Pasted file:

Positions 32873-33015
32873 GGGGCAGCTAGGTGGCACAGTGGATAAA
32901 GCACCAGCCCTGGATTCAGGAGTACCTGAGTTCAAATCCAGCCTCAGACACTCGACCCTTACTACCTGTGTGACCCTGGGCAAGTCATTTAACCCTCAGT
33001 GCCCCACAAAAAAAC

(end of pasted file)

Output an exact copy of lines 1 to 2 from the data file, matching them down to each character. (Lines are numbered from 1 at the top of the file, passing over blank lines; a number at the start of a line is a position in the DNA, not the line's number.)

Positions 32873-33015
32873 GGGGCAGCTAGGTGGCACAGTGGATAAA